Pauline Thompson, who will travel to Europe to meet her son and husband, says she just wants Joe home as they prepare for roadtrip of a lifetime.
Stranded UAE schoolboy's mother speaks of his fear of flying
DUBAI // The mother of a schoolboy who has been grounded by a severe fear of flying plans to travel to Europe to meet her son and husband as they return to the UK by road.
Joe Thompson, 11, has been stranded in the Emirates for more than a month after he developed the phobia.
His family is returning home after living in Al Ain for several years, but while his mother Pauline and sister Chloe, 16, have already made the move, he has stayed behind with his father Tony.
Volkswagen stepped in with an offer to supply cars and drivers to take the pair home, travelling across Saudi Arabia to the Red Sea port city of Jeddah. They will travel from there by ferry and make their way overland through Europe.
Tony and Joe have obtained the Saudi visas they need to embark on the 5,600-kilometre trip, and are waiting for Volkswagen to finalise the route and decide on a departure date.
Volkswagen Middle East confirmed it was working on the itinerary. "Joe's so excited about it. It's the trip of a lifetime for him," Pauline said from the family's home in Weston-super-Mare, Somerset.
"He's going to keep a diary and take loads of photos so he'll have it to look back on. I'm hoping to go out and meet them when they get to Europe."
Pauline, 49, said she found it difficult to have the family separated by Joe's phobia as she had hoped they would all go home together.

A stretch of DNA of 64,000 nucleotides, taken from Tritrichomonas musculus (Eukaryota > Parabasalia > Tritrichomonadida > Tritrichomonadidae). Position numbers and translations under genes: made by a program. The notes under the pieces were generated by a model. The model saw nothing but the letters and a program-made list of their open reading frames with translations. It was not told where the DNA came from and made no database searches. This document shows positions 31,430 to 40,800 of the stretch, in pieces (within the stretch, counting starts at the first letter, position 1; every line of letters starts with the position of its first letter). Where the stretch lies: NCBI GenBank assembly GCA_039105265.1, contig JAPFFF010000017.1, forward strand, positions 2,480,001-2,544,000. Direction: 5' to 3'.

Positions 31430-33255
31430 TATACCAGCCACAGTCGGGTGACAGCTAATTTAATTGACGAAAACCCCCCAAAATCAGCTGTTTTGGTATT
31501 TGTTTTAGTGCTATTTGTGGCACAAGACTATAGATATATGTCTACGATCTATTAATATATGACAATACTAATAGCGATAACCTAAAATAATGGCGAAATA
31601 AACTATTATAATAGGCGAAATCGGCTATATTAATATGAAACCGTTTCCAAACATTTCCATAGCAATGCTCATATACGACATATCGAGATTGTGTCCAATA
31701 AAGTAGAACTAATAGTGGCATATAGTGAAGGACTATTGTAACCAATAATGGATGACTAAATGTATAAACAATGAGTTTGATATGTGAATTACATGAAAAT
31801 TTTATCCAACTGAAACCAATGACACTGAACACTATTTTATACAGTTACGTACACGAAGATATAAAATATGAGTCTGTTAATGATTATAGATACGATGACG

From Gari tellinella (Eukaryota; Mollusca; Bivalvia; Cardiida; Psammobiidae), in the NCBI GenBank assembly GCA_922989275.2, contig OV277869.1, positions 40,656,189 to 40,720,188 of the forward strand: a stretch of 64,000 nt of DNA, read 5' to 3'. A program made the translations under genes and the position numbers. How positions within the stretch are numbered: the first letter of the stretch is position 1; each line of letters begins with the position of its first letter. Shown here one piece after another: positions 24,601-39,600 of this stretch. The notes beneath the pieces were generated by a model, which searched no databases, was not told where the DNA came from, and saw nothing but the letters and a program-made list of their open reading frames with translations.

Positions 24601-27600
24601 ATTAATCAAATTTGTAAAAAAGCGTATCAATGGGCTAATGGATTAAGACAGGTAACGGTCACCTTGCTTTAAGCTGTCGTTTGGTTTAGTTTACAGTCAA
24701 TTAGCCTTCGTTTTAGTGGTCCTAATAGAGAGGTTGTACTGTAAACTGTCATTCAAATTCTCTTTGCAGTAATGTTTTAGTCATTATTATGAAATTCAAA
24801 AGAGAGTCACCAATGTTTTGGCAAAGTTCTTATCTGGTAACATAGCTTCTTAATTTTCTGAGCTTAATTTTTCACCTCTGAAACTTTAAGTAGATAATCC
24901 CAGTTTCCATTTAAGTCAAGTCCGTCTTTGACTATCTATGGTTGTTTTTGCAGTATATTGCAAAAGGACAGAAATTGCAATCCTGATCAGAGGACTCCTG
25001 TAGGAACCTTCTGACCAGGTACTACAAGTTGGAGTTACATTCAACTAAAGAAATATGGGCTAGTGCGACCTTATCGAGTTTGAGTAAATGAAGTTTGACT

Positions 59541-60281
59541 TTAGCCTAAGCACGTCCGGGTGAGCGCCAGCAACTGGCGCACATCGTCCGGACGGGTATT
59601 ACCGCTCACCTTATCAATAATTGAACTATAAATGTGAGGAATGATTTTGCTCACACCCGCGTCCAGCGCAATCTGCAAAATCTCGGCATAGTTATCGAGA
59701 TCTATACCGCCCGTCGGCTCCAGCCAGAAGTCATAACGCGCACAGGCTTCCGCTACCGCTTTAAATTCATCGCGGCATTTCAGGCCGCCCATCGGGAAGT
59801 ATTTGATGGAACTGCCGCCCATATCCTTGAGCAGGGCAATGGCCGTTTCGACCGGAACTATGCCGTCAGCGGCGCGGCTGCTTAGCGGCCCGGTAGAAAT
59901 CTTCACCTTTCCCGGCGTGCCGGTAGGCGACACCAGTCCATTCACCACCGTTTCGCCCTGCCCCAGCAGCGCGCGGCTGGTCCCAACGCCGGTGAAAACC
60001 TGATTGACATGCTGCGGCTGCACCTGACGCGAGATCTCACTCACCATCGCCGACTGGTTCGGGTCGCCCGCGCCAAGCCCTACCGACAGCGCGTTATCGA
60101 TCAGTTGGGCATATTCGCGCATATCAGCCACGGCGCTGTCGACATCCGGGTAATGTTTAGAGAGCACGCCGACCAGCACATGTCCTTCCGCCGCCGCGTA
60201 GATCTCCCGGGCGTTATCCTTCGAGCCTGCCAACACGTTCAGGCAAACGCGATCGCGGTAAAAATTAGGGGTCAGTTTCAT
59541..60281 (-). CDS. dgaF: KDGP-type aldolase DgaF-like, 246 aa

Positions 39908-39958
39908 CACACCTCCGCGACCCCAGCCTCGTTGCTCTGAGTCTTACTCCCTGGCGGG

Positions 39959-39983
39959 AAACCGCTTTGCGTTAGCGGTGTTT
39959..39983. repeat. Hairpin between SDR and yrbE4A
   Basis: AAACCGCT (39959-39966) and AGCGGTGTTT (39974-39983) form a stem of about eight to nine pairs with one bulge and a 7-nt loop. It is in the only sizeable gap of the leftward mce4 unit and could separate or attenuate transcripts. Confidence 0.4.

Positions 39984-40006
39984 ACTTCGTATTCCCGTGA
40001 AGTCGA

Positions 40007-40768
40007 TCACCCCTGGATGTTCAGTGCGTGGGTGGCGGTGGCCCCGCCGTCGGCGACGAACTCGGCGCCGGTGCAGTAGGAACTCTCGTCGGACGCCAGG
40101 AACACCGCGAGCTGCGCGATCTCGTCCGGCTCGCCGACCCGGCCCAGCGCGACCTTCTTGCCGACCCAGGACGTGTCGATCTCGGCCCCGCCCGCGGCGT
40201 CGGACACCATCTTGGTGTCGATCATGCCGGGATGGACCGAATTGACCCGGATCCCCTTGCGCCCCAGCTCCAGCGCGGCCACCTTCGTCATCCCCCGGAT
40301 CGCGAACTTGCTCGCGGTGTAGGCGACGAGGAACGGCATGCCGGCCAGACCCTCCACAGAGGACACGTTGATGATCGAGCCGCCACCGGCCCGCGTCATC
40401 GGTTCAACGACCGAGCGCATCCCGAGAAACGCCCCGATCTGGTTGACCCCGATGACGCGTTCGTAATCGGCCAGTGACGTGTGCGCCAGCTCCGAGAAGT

"It's just a case of having to be patient," she added. "Things are moving along in the right direction. Hopefully in the next couple of days we'll know the itinerary and when they're going to be leaving, and then we'll be able to put timelines on things.
"I just want them to get under way and start heading back."
Pauline said she had no idea about the cause of Joe's phobia.
"He's been flying since he was a baby," she said. "We've always gone abroad on holiday, even before we lived out in the UAE.
"Normally he would get on the plane, get his games out, watch films and it wouldn't bother him at all. It's just something that's come on.
"There were no telltale signs, nothing to forewarn us that this was going to happen."
She said Joe was fine in the car as they drove to the airport, but when he saw the check-in desk he became distressed and started crying.
"When you get to the airport he absolutely falls to pieces," Pauline said. "He says 'I can't do this'. We try to give him reasons why it's OK, he doesn't need to be frightened, but you can't rationalise with him.
"Once you take him out of that situation he completely changes. He completely switches back to his normal, easy-going self. We've had loads of offers of help from hypnotherapists and people like that.
"He wants to fly again. He's as baffled as we are. When we get him home, get him into school and get him settled we'll try to tackle this problem any way we can."
Tony said: "With Eid coming up there are some challenges finding suitable ferries that are actually operating from Jeddah, so
Volkswagen are looking at all that at the moment. Hopefully in the next few days we'll have a plan.
"The key thing is we have the Saudi visas and are ready to go. It'll take two or three days to get across Saudi and then we'll be on our way."